Facts About China
Much of China is made up of mountains and plateau areas. Tibet, a region in southwest China called the “Rooftop of the World,” is home to the highest
mountain on the planet, Mt. Everest. Much of the country’s interior is plains, and the rivers that criss-cross the land are major
trade and travel routes.
Being such a large country, China has huge variations in climate. From the humidity of the south to the subzero winter temperatures of Inner Mongolia, the traveler should be prepared for anything. Be sure to pack sunglasses, warm clothes,
and an umbrella wherever you go. Be prepared for any climate, but don’t weigh yourself down with too much luggage. Chinese people keep warm wearing padded silk or cotton clothing, which is readily available wherever it’s cold. It’s much better to buy necessary clothing and equipment there than bring everything with you.
The Chinese government is communist and has been known to wield
Big Brother – like power over its citizens. The pro-democracy rallies reflect a healthy population’s hopes for change, but the government’s responses to those protests and to accusations of human rights violations show that being under the global spotlight does not necessarily mean conforming to outsiders’ ideas of what China should be.
Although China is officially an atheist country, there are large numbers of practicing Buddhists, Muslims, and Christians.
Underlying much of modern Chinese life are elements of Confucianism and Taoism.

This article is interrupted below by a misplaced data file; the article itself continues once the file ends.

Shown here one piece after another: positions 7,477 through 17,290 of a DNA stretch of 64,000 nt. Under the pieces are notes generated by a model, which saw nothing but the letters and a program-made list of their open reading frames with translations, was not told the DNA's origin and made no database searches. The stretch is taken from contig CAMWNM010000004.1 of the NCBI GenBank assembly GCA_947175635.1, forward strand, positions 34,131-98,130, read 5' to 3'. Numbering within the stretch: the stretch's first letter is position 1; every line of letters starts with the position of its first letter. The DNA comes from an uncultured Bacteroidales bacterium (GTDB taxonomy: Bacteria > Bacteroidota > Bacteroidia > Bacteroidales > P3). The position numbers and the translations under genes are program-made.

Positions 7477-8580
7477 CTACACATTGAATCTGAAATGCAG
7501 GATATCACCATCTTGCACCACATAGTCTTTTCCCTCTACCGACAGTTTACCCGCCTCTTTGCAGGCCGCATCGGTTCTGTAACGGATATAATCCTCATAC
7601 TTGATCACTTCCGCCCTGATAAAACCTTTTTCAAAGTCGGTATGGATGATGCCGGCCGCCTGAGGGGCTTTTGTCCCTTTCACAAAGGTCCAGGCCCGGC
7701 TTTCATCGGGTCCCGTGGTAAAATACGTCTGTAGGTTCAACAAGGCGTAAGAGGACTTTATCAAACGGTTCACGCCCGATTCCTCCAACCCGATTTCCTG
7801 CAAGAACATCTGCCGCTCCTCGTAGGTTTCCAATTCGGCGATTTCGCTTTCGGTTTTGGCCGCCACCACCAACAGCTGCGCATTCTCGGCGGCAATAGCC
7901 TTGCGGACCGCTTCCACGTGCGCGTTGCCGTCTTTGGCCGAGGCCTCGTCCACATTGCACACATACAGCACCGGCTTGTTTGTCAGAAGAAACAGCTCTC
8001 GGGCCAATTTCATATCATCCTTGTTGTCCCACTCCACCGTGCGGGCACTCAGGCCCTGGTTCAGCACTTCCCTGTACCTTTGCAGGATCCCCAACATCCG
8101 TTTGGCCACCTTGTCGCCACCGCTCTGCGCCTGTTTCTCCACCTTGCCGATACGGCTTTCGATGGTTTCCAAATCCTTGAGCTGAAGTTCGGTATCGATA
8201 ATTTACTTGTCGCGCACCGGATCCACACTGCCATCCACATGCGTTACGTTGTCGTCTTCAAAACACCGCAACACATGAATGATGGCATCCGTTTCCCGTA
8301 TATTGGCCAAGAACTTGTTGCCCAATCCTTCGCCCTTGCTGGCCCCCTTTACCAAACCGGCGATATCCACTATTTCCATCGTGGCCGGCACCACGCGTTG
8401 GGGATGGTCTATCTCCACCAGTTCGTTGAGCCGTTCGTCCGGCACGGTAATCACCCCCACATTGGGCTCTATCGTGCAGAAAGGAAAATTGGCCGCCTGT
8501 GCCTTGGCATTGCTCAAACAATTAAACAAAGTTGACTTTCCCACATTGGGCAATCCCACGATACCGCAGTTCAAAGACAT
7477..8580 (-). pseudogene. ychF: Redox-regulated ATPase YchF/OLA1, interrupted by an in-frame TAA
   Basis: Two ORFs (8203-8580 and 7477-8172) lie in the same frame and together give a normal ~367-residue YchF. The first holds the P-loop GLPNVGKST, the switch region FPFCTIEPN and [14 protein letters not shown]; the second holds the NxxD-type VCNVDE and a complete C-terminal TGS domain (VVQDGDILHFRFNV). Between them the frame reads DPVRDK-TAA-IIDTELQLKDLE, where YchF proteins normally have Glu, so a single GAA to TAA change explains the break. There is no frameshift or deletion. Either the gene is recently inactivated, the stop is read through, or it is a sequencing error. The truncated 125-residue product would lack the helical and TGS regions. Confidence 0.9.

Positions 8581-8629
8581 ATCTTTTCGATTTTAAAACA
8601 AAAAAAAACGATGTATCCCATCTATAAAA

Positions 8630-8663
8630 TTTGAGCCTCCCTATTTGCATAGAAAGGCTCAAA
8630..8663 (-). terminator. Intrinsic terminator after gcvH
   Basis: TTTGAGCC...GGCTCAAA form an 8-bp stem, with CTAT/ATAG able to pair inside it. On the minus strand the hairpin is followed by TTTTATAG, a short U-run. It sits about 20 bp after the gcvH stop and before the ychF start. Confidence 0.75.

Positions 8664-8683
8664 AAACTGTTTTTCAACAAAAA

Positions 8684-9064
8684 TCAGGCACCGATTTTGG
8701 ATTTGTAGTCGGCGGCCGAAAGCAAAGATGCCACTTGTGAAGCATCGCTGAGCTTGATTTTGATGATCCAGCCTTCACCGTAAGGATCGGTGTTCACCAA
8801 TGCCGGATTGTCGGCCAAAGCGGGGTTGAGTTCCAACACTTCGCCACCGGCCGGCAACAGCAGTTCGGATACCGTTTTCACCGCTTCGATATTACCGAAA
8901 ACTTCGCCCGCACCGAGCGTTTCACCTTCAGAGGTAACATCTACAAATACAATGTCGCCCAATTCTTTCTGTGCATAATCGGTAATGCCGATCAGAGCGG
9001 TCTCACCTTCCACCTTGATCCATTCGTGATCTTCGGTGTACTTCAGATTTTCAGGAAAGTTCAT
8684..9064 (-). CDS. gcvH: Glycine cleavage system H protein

The Chinese form of currency is he yuan. Since China eliminated the two-currency system (i.e., renminbi or RMB) the people’s money and foreign exchange certificates (FEC) or “orange cards” – used only by foreigners – are no longer issued. A combination of your residence card and your teacher’s identification card should allow you to pay local rather than foreigner prices for things like museum and park entrance tickets, hotels, and
possibly transportation. These discounts are important when traveling, as they could save you a ton of money. To be extra sure, get a letter from the foreign affairs office at your school explaining your employment status.
Cost of Living
China is not an expensive country, but as a Westerner you’ll often be paying
foreigner prices because many will automatically perceive you as being rich. Most teaching jobs in China pay enough to live on, to travel during the New Year holiday, and to get yourself home, but they will not make you rich. Your salary will likely be close to those of your Chinese colleagues, but as many schools provide free accommodations, you may in fact be better paid than your Chinese co-workers.